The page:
Rock Wallabies (Petrogale penicillata) Introduced to Oahu's Koolau Mountain Range Exhibit Limited Mitochondrial Sequence Variability

Hanakahi, Leslyn
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University of Hawaii at Manoa
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In 1916 a population of brush-tailed rock wallabies (Petrogale penicillata) was founded in the Ewa-Kalihi valley range by a single pair of mature breeding animals. Over the last 74 years, approximately 35 wallaby generations have passed and census techniques estimate the current population to be 250 - 400 individuals. The establishment of this successful population on the island of Oahu presents a unique and ongoing natural experiment. Three regions of the mitochondrial DNA (Cytochrome b, 12s rRNA and D-Loop) of the Hawaiian brush-tailed rock wallabies have been examined through PCR amplification and comparative DNA sequence analysis. No DNA sequence diversity for the Cytochrome b and 12s rRNA regions has been detected in 10 individuals examined. The D-Loop region is currently under investigation. In the Cytochrome b region two genetic markers have been found which distinguish the Hawaiian wallaby population from other species of wallaby and from other populations of Petrogale penicillata. These genetic markers are individual single nucleotide base mutations which result in replacements at the amino acid level. Inter-specific and inter-generic DNA sequence comparisons of the 12s rRNA region reveals limited sequence divergence. However, sequence information for this region will be important for further molecular phylogenetic analysis of the wallabies examined.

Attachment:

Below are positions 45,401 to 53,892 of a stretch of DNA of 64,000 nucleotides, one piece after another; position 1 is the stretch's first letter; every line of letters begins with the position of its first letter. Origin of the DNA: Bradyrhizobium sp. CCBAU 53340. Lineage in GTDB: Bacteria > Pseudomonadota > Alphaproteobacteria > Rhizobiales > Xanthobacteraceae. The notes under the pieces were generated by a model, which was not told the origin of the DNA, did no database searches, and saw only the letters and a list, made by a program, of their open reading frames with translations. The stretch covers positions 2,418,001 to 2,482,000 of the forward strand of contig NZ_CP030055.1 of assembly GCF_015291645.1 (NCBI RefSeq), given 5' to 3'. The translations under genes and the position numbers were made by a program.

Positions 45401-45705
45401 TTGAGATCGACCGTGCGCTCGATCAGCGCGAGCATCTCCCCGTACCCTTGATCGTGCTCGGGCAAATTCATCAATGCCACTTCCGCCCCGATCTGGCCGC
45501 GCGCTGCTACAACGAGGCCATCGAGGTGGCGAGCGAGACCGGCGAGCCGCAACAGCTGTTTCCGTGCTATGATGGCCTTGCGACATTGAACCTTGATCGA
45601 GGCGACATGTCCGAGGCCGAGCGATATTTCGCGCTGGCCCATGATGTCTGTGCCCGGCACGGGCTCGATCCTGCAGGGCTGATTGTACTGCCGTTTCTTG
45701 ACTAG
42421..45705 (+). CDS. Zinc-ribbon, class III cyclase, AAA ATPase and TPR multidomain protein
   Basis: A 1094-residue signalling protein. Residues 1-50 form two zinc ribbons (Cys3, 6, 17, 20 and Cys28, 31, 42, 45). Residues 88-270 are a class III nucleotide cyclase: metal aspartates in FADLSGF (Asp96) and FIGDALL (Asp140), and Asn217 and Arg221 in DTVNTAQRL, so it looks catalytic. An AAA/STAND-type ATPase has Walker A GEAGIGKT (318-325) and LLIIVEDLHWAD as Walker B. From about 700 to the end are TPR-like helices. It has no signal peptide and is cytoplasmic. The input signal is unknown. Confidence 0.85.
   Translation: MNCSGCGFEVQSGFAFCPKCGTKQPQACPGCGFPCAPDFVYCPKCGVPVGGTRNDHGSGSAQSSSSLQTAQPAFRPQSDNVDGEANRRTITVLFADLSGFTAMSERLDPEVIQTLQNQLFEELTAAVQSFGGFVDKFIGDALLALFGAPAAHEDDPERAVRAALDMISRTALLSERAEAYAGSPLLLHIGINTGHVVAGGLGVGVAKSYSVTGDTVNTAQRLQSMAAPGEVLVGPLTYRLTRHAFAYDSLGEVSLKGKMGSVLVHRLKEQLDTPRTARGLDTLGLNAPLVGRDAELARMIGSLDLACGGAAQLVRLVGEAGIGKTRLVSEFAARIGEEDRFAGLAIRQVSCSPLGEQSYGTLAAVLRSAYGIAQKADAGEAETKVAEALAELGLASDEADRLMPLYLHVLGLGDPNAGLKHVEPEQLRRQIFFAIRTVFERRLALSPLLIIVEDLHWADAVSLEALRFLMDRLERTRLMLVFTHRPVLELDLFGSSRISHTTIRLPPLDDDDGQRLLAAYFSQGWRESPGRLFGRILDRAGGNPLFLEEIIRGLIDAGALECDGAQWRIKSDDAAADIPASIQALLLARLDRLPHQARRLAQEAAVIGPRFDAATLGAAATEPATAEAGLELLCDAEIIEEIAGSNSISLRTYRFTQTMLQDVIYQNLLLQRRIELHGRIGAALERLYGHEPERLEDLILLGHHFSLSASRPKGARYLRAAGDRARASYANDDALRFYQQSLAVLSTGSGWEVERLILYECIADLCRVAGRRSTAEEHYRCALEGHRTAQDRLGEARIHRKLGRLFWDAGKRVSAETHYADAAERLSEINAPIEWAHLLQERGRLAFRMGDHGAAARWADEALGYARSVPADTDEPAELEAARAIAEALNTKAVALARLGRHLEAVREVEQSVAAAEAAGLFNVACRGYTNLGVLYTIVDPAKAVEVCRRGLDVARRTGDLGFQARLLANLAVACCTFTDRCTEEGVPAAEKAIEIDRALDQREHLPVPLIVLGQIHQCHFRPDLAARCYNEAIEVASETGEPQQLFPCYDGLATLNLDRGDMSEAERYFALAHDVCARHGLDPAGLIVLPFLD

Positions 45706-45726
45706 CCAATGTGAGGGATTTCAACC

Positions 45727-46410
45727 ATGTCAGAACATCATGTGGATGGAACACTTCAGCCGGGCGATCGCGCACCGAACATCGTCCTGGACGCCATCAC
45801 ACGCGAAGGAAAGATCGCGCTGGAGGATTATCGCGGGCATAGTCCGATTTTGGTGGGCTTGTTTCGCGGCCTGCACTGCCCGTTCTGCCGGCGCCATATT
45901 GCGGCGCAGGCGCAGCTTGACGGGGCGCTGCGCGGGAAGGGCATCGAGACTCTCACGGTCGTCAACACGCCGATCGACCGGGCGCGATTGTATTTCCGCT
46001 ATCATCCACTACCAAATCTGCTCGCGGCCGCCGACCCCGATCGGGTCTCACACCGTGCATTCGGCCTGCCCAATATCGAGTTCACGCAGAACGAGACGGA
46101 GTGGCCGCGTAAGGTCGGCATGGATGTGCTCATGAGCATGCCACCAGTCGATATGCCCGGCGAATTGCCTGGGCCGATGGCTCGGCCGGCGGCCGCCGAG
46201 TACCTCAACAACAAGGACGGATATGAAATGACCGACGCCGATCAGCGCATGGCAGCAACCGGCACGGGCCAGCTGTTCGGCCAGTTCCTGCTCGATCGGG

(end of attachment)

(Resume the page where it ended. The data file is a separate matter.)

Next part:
44 pages
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